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A global alliance of leading climate research universities is urging the G20 countries to embrace a build back better strategy for the post-pandemic recovery. This includes prioritising net zero emissions and planning for a more circular economy.
How can scientific knowledge on the treasures of the ocean contribute to informing policy? This was the key topic at the second Ocean Sustainability Bergen Conference.
Every year, several countries present their Voluntary National Reviews (VNRs) to show their progress in implementation of the 2030 Agenda and the Sustainable Development Goals. But how can science play an integral part in these proceedings?
On UN Day 2018 – 24 October, the University of Bergen was announced as the official UNAI Hub for SDG14 – Life below water. Two years on, we look at what has been achieved during this time.
A new interdisciplinary project to create research leaders for marine sustainability is a prime part of the University of Bergen’s engagement with the UN Decade of Ocean Science for Sustainable Development.
How can the ocean provide knowledge and research for the medicine and food of the future? The Covid-19 pandemic has shown the world community that biodiversity is key to securing solutions for the future and how dependent we are of the secrets of the ocean.
Biodiversity is one of the key issues in the debate for sustaining and developing our common ocean resources. Law researchers at the University of Bergen have long been engaged in judicial questions outside national marine territories.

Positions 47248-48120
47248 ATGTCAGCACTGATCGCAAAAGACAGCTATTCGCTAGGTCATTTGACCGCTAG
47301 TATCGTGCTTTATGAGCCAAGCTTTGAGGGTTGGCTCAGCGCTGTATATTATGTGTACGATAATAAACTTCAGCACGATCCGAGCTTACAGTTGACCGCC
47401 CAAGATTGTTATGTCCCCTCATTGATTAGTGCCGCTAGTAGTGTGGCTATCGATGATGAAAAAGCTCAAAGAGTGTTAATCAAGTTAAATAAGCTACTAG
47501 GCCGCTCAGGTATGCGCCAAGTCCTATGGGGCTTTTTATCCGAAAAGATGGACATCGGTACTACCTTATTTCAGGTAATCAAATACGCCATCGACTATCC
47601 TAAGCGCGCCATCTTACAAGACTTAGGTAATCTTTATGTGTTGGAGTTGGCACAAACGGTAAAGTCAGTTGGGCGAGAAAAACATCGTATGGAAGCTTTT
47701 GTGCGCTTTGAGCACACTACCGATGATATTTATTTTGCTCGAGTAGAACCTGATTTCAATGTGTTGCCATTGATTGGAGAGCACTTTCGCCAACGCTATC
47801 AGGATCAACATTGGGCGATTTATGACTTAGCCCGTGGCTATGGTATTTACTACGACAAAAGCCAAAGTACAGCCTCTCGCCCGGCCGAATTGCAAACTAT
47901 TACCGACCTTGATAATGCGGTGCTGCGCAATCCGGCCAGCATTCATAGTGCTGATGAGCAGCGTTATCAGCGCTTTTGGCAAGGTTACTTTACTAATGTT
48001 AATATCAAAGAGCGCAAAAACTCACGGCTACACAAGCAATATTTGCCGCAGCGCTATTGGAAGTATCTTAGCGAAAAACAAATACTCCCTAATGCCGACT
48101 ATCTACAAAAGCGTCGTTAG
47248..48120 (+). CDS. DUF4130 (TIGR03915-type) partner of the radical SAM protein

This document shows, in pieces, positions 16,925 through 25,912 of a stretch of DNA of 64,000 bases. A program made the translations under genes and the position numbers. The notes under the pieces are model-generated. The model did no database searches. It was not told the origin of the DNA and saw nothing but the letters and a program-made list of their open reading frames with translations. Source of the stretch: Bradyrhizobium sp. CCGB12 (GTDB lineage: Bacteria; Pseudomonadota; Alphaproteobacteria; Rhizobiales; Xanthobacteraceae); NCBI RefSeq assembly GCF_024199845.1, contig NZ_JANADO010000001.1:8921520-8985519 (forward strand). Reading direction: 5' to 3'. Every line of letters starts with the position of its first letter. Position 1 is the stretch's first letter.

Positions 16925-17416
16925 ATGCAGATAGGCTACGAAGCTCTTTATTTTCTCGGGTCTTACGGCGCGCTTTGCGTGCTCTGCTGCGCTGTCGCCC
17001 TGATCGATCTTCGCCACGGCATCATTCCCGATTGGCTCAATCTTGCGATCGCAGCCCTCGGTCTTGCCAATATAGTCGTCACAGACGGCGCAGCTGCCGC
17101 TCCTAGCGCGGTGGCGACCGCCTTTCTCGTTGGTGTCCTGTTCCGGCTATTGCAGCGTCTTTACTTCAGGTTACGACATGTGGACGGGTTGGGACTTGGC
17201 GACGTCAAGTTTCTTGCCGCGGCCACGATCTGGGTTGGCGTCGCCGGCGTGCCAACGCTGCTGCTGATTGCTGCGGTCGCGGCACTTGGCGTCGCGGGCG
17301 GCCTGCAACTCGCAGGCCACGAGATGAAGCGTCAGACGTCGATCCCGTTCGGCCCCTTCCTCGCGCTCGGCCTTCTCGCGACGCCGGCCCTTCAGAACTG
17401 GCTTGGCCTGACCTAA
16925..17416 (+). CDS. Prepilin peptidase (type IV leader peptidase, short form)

Ocean science is at the core of the University of Bergen’s science diplomacy activities. By juxtaposing the 17 goals of the 2030 Agenda, the university and its partners are quietly providing policymakers with research-based knowledge for global sustainability.
“The ocean has enormous potential. It's not only that we can, but also because we have to produce more from the ocean if we are to avoid climate change,” said Vidar Helgesen aboard tall ship Statsraad Lehmkuhl on World Ocean Day.
The University of Bergen’s interdisciplinary SDG14 course educates the future ocean science leaders to engage critically with the 2030 Agenda.
Reporting on ocean acidification data directly targeting the Sustainable Development Goals is all in a day’s work for Benjamin Pfeil and his data group at the University of Bergen.
In October 2018 the University of Bergen was given a lead role on SDG14, Life below water, by United Nations Academic Impact. Now the university has been asked to present a four-part series for inspiration on ocean research and education. The UN distributes the series globally.
The University of Bergen is on track with the deliverables promised in SDG Action 28818, which has now been updated to include further deliverables towards the 2030 Agenda.
The new Norway-Pacific Ocean-Climate Scholarship Programme builds on long-term collaboration between two ocean and climate oriented universities, which includes a voluntary commitment at the inaugural UN Ocean Conference.
For the second year running the University of Bergen is ranked in the top 100 THE University Impact Rankings. The rankings are based on how oriented a university is towards the Sustainable Development Goals (SDGs) and social responsibility.
The research programme GRIP has launched a series of interviews on global inequality as a response to the ongoing COVID-19 pandemic.
In a meeting on biological diversity on the high seas, scientists and other actors gave valuable advice to representatives from Norway’s Ministry of Foreign Affairs before final negotiations on regulation of natural resources outside of national jurisdiction.
In a special workshop during the SDG Conference Bergen a group of leading international researchers presented their visions for improving science advice to decision-makers.

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